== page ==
Montezuma County Fair returns July 27

Thursday, July 19, 2018 6:02 PM
Jonathan and David Patchek hang on while Kole Yeoman prepares to saddle a wild horse in the Ranch Rodeo at the Montezuma County Fair. This year’s Ranch Rodeo is Aug. 3 at 7 p.m.
Richie Law, a Colorado Springs musician and former finalist on American Idol, will perform in a concert at the Montezuma County Fairgrounds on Aug. 2.
Junior 4-H Club students shoot in the archery tournament at the 2017 Montezuma County Fair. Shooting events start July 28.

The Montezuma County Fair returns July 27 with a few new events in addition to the traditional 4-H Club contests.

An evening car race will kick off the weeklong fair at the Montezuma County Fairgrounds, followed by 4-H shooting sports the next day and livestock judging starting July 30.

Kids Day, a popular family event last year, will return Aug. 1, and the new Fair Board has scheduled new events as well.

Board member Kelly Comisky said the major additions this year include a concert by country singer Richie Law and the fair’s first ATV rodeo.

Law, a Colorado Springs musician and former finalist on American Idol, will perform at the fairgrounds Aug. 2 in a concert after the crowning ceremony for fair royalty. Although the fair has hosted musicians before, Comisky said it’s been several years since it included a full concert. His band includes Chuck Lawson and Ken Setser on guitar, Martin Feldman on bass and Jim Trotter on drums.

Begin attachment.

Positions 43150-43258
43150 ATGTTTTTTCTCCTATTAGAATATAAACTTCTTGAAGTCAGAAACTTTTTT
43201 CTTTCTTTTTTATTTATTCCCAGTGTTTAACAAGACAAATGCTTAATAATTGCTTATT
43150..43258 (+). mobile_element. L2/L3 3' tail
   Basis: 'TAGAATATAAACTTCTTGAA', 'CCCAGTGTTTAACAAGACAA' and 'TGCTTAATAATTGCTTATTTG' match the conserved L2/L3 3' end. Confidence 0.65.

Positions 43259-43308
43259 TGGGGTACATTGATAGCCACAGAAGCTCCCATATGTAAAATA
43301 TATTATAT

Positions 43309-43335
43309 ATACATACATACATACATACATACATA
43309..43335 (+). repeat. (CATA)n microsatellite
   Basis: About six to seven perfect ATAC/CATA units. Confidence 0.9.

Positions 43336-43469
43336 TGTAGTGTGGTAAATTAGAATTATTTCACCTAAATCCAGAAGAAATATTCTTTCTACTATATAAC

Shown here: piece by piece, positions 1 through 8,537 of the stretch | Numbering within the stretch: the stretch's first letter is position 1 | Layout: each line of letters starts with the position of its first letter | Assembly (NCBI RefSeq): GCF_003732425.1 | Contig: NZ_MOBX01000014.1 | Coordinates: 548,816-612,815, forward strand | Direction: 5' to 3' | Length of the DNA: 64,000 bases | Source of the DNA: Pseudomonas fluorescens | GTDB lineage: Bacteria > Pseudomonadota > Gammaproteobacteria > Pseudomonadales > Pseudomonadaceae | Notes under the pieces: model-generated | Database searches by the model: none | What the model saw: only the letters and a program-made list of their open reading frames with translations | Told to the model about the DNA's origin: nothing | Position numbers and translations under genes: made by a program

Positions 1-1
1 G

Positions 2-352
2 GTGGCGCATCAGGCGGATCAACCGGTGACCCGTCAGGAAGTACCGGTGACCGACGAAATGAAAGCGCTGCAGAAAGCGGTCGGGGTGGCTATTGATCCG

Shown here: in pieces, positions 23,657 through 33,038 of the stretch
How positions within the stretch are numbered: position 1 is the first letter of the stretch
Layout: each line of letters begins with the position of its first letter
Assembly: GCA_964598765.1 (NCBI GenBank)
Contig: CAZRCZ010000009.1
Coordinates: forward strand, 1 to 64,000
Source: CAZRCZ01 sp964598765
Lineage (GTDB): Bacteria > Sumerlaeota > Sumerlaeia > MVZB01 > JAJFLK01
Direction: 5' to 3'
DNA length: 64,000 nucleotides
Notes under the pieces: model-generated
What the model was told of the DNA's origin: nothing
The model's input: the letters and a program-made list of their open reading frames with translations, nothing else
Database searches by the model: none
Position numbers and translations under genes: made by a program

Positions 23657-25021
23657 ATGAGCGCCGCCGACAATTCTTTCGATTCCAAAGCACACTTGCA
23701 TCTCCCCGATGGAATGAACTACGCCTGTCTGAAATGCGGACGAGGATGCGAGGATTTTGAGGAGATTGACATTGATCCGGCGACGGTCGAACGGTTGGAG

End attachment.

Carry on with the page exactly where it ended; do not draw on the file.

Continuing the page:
The ATV rodeo is a contest scheduled for July 31 in which participants use two-, three- and four-wheelers to perform the kind of barrel racing patterns usually done by horses. Comisky said it was organized by a parent group, like many of this year’s events.

“A lot of families stepped up this year,” she said. “We’ve had a lot of help and a lot of support.”

Other new events this year will include a water fight put on by the Lewis-Arriola Volunteer Fire Department, and a dummy roping contest for all ages.

Comisky also said about 16 food and craft vendors have signed up, in addition to the 4-H concession stand, which raises money for the program.

Comisky said the Fair Board decided to bring back Kids Day because of its success last year. Emergency services personnel will give demonstrations for children, including one with a helicopter, and volunteers will provide other family-friendly activities throughout the day.

The county 4-H program will hold all its usual contests, Director Andrea Jeter said. Last year, about 213 students competed, but this year only 203 are enrolled in 4-H, and Jeter said several haven’t turned in projects. But she also said certain contest categories are more popular this year than before, like sewing and quilting.

“It’s nice to see those actual life skills on display,” she said.

She said one of her goals is to encourage 4-H members who want to pursue projects outside of the animal-raising contests that have traditionally made up most of the county’s programs.

Since “not everyone can have livestock,” she said, 4-H leaders across the country have recently been working to develop more contests in non-agricultural categories like robotics.

The county fair is free to the public, although a few events, like the Aug. 2 concert, do require ticket purchases. Concert tickets, which cost $10 per person, can be found at the fair’s new website,, along with entry forms for several non-4-H contests.

Demolition derby tickets will be available at the entrance before the event starts on Aug. 4.